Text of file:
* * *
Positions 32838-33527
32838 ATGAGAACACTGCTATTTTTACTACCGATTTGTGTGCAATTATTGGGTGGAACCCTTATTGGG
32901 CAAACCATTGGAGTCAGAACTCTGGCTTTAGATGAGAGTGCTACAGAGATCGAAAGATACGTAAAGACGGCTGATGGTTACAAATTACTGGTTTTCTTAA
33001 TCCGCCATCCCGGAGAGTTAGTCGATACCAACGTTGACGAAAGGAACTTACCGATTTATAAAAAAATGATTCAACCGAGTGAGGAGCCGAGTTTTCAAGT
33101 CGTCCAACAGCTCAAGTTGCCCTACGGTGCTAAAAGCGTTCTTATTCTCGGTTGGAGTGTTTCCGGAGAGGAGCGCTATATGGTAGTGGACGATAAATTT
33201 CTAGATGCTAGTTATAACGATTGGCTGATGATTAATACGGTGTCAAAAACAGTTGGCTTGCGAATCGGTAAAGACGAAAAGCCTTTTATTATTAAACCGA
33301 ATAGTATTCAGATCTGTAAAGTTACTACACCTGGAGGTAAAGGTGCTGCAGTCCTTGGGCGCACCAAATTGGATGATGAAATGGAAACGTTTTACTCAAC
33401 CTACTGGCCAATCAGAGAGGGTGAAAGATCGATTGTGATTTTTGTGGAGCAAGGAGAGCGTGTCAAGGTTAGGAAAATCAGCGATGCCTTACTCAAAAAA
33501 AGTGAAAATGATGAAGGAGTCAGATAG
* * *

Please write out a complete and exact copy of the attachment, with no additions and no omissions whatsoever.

Positions 32838-33527
32838 ATGAGAACACTGCTATTTTTACTACCGATTTGTGTGCAATTATTGGGTGGAACCCTTATTGGG
32901 CAAACCATTGGAGTCAGAACTCTGGCTTTAGATGAGAGTGCTACAGAGATCGAAAGATACGTAAAGACGGCTGATGGTTACAAATTACTGGTTTTCTTAA
33001 TCCGCCATCCCGGAGAGTTAGTCGATACCAACGTTGACGAAAGGAACTTACCGATTTATAAAAAAATGATTCAACCGAGTGAGGAGCCGAGTTTTCAAGT
33101 CGTCCAACAGCTCAAGTTGCCCTACGGTGCTAAAAGCGTTCTTATTCTCGGTTGGAGTGTTTCCGGAGAGGAGCGCTATATGGTAGTGGACGATAAATTT
33201 CTAGATGCTAGTTATAACGATTGGCTGATGATTAATACGGTGTCAAAAACAGTTGGCTTGCGAATCGGTAAAGACGAAAAGCCTTTTATTATTAAACCGA
33301 ATAGTATTCAGATCTGTAAAGTTACTACACCTGGAGGTAAAGGTGCTGCAGTCCTTGGGCGCACCAAATTGGATGATGAAATGGAAACGTTTTACTCAAC
33401 CTACTGGCCAATCAGAGAGGGTGAAAGATCGATTGTGATTTTTGTGGAGCAAGGAGAGCGTGTCAAGGTTAGGAAAATCAGCGATGCCTTACTCAAAAAA
33501 AGTGAAAATGATGAAGGAGTCAGATAG